For the past few months our pastor has been using Sunday mornings to lead us through the gospel of John. It has been some time since I’ve been able to sit through an expositional series on one of the gospels and I am enjoying learning ever-more about the life and ministry of Jesus. Yesterday we came to John 9, the chapter which is often under a heading such as “Jesus Heals a Man Born Blind.” You know the story, I’m sure. It is the one where his disciples, as they passed a man who had been blind since birth, ask Him, “Rabbi, who sinned, this man or his parents, that he was born blind?” Jesus replies “It was not that this man sinned, or his parents, but that the works of God might be displayed in him.” He then spits on the ground, makes mud, anoints the man’s eyes with it, and tells him to go and wash in the pool of Siloam. As soon as the man washes away the mud, he receives his sight and testifies to the work of God. As usual, the religious leaders are furious and prove themselves to be the ones who are truly blind and ignorant haters of God.
Can you imagine what it must have been like to so suddenly gain sight? Imagine what it must have been like to go from darkness, from nothingness, to suddenly seeing clearly and with crystal perfection. Imagine for the first time seeing your parents and friends and seeing the place you had sat and begged day after day. Imagine seeing your first plants and animals and gasping in wonder at the sheer beauty of creation. Imagine seeing your own reflection and learning what you look like. Imagine suddenly becoming aware of all you had missed for so long. In the days and hours after the miracle, this man had seen so little. His mind must still have been reeling as he tried to make sense of so many new sights. It’s almost unimaginable.
As we drew to the close of the chapter there was once sentence and one phrase, really, that gave me a brief but glorious glimpse of the Lord’s work. It comes after the man returns from the pool at Siloam, and after he is interrogated by the Pharisees and cast out of the temple for testifying that only God could perform such a work as instantly and perfectly healing eyes that had never seen. Having heard the news, Jesus seeks out this man. When he finds Him he gets right to the point. “Do you believe in the Son of Man?” he asks him. The man replies, “And who is he, sir, that I may believe in him?” And here are the words that thrilled my heart. “You have seen him,” says Jesus. “You have seen him, and it is he who is speaking to you.”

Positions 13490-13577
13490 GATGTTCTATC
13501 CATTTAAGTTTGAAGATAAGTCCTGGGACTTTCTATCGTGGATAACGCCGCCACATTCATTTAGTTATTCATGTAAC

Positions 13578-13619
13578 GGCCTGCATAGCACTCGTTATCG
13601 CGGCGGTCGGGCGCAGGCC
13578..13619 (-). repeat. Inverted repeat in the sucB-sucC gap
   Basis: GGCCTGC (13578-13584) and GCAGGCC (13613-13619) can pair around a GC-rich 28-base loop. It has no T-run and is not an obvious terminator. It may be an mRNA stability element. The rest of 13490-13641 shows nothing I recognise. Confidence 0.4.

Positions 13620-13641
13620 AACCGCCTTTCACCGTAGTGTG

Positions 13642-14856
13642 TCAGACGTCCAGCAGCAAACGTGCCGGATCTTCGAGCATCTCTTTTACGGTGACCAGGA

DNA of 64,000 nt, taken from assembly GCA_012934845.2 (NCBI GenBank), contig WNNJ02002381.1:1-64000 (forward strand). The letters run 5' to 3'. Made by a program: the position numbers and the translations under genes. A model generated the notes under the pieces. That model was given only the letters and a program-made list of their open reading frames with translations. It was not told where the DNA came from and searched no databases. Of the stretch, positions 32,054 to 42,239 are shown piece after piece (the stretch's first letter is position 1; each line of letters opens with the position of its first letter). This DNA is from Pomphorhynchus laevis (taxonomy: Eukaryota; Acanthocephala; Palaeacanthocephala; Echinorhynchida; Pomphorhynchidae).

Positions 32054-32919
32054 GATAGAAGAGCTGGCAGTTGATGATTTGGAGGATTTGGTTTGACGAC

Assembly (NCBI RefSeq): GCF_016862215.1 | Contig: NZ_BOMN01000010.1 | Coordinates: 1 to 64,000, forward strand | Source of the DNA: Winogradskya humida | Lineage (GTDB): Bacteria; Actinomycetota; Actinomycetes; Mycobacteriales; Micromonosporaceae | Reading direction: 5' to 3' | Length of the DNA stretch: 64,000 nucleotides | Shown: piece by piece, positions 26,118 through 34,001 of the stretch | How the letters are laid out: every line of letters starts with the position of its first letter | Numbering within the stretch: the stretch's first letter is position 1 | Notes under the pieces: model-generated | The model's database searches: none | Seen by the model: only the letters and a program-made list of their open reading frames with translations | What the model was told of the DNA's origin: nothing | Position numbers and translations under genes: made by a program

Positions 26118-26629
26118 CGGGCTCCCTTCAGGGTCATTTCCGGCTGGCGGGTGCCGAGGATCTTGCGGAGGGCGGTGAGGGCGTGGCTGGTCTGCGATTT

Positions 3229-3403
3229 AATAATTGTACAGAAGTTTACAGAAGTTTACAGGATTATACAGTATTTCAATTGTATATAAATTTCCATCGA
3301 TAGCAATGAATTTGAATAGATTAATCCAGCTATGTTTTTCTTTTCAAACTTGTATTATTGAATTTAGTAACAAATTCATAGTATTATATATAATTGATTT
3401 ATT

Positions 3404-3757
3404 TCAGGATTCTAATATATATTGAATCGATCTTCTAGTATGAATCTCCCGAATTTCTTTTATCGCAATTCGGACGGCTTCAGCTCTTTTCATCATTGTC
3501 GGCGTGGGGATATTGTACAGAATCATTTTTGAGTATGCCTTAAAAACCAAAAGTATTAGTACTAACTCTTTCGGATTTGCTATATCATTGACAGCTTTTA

“You have seen him.” What a delightful choice of words. This man had seen so little, but one of the few things he had seen and experienced was the most important thing of all. He had seen the Lord. Had he seen his parents yet? We don’t know. Had he seen his own reflection or had he glimpsed his brothers and sisters? The Bible doesn’t tell us. But we do know that he had seen the Lord.
Do you remember that tacky old song (Aaron Neville, isn’t it?), “I Don’t Know Much?” I couldn’t help but think of that song yesterday, or the chorus to it at any rate. The lyrics of the chorus say, “I don’t know much / but I know I love you / That may be all I need to know.” That man, born blind but miraculously healed, could testify, “I haven’t seen much, but I know I’ve seen you. And that may be all I need to see.” Though his eyes had been opened for so short a time, they had already beheld the Son of Man, the Son of God. He had seen the best thing of all and something so many had waited so long to see.
If you have been blessed by God with the gift of spiritual sight, you know what this man was feeling. When God opens the eyes of a person’s heart, suddenly he can see and perceive what before was hidden. That new Christian does not know much—he is still a novice in the faith and still has so much to learn—but he knows the most important thing of all. And as that Christian grows in his knowledge of the Lord and as he becomes more familiar with God and His ways, he will understand that even the greatest amount of human knowledge is but a drop in the ocean. He will know even better that he sees so little and knows so little. He will testify that he hasn’t seen much, but that, thanks to the miraculous, eye-opening, life-giving, heart-melting work of God, he has seen the most important thing of all.